Get on board the (savings) equality train

Alpa Shah examines the rapid exacerbation of wealth inequalities in the cash savings market as a direct result of the COVID-19 crisis and argues this is unlikely to change without radical, yet sensitive solutions.

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  • Alpa Shah Financial Services
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Divided Britain

Last year, Britain was divided on Brexit. This year, the long-standing inequities faced by ethnic minority populations have been revealed to a wider audience, (which you can read about from a financial perspective in a blog by Flora Vieites, our FRS Director, George Floyd and a fragmented Britain) and today it is a virus that is splitting the country.

Office of National Statistics (ONS) data reports more than 600,000 redundancies, with more to come, a 125% increase in unemployment claimants, a 60% drop in job vacancies between March and May 2020 and in-work poverty on the increase.  So far, it is younger generations, women and low earners who have been most sharply affected, being several times more likely than average to have lost their job due to lockdown.

Lowest earners 7 times  more likely than highest earners to have lost their job due to lockdown
Source: Institute of Fiscal Studies, Sector shutdowns during the coronavirus crisis: which workers are most exposed?

With the high street banks not desperate to increase savings deposits, this is a good opportunity for the sector to get on board the equality train and help the least affluent to save in a way that benefits them.

Singing in the rain – or drowning?

Although job losses due to the lockdown are rising and likely to continue, many workers have made some gains. Less commuting and less weighed out on leisure activities means that, according to Ipsos research, 63% of consumers have spent less during lockdown and 32% were able to put more away in savings. But this additional cash is not distributed evenly across the population.

According to the Financial Research Survey (FRS), the top 3% of savers hold 45% of the total aggregated cash savings wealth and this unbalanced distribution has widened during the COVID-19 crisis.

Between January and May 2020, the total aggregate cash savings wealth of the top 3% of savers went up by 9%, compared to only a 3% increase among the bottom 53% of savers.

COVID-19 deepened cash inequalities

Realistic and flexible savings products are needed

FRS data shows the most affluent savers tend to hunt down savings products and providers with the best rates, while the least affluent will tend to stick with providers offering rates well below inflation.

Nationwide has launched a new account aimed at this segment, but just how many of the least well-off can increase their balance by £50 per month to enter a prize draw for a £100 win remains to be seen. Overall, Nationwide’s Payday=Saveday mission to get people into the savings habit is a positive one.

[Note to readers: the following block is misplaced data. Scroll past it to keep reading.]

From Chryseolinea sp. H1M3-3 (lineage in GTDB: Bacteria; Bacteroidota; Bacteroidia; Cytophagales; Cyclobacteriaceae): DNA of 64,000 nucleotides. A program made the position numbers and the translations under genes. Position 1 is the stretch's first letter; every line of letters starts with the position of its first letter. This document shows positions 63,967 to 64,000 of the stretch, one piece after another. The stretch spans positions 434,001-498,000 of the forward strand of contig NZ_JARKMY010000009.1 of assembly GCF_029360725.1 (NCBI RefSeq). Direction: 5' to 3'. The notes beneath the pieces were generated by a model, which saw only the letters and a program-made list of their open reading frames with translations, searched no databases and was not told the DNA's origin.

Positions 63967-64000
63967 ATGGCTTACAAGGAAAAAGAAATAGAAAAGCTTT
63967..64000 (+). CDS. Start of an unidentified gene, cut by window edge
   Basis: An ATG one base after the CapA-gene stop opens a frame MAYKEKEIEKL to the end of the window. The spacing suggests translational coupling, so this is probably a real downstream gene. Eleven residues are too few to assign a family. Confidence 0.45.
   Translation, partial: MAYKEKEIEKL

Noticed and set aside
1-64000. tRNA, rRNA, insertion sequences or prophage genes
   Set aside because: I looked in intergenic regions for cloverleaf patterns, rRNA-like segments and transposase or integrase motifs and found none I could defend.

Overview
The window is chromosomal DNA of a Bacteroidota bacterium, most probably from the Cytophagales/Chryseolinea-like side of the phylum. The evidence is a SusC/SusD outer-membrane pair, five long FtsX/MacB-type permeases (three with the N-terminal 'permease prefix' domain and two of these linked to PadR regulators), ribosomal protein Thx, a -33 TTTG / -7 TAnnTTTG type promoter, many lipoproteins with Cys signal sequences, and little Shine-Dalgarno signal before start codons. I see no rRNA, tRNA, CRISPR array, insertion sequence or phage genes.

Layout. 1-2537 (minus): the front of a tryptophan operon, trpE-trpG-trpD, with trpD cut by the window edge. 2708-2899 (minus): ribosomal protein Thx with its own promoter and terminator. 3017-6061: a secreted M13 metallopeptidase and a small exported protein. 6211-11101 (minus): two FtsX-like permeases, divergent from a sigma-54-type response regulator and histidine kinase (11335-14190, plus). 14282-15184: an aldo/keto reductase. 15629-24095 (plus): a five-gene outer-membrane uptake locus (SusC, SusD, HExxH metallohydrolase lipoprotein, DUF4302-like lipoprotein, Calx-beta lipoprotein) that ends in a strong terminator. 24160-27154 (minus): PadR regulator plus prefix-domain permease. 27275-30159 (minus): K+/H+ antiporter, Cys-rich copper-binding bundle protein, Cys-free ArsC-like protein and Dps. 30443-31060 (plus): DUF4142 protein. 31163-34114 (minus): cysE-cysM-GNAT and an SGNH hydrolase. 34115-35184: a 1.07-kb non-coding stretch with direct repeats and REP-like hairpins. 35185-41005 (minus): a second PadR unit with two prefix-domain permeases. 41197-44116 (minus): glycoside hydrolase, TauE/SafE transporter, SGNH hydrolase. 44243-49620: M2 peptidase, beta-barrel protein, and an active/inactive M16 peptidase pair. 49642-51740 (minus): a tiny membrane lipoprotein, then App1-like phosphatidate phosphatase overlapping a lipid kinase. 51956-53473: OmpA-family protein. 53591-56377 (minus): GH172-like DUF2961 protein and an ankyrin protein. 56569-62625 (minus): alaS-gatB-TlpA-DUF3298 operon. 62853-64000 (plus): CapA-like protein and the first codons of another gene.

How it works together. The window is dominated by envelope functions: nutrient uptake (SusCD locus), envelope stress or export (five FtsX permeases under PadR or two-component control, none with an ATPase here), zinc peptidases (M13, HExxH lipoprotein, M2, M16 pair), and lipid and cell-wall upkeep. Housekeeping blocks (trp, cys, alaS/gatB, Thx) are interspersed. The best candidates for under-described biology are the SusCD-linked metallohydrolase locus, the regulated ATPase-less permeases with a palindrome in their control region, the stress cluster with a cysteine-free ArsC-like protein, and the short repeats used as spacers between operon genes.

NS&I’s Help to Save product provides a more radical solution for those on benefits – needing to save only £1 a month to receive a 50% tax-free bonus on deposits up to £50. Launched in September 2018, based on published data, by January 2020, 162,000 Help to Save accounts held a total of more than £53 million in deposits, which is £327 on average. However, this translates to a take up of roughly 5%, leaving up to 95% of those receiving tax credits or universal credits still available for a cash savings solution.

Credit Unions have long worked at a local level to provide ‘save to borrow’ schemes which allow savers to obtain credit as long as they have put something away in savings. Ipsos research for the Fairbanking Foundation shows this is a very appealing concept which works; but outside of Ireland credit unions are little known.

Raising equality in the savings market – foundations for success

There are more providers and products out there aimed at less affluent savers, but their success should be measured in terms of take-up, equality of opportunity to save and fair benefits to savers. Based on what we see through our FRS data, I suggest these cornerstones for success:

  1. Set realistic minimum deposits: before setting any minimum saving deposit, ask whether the level is truly achievable for the least affluent. £1 has a very different value depending on who you are talking to. For the least affluent £1 may be more accessible than say £50.
  2. Penalties, holidays and incentives: replace savings penalties with deposit holidays. Consider tiered interest rates to incentivise saving while not penalising withdrawals.
  3. Holistic products that address everyday realities: The least affluent rely on access to credit but can benefit from building up savings in a manageable way. Hybrid products that provide access to a credit and savings vehicle are ideal. This can also help providers balance the costs of provision.
  4. Promote: Specialist products need to be heavily advertised to promote take-up, to combat inertia to switching / opening an account. While a national TV campaign may be prohibitive, online advertorials and partnerships with relevant charities could be a realistic option.

Within all of this, the concept of social mobility should not be ignored. The least affluent can improve their financial situation. Combined with accessible financial advice and guidance, this could be a powerful combination to help vulnerable customers become more financially resilient.

The author(s)

  • Alpa Shah Financial Services

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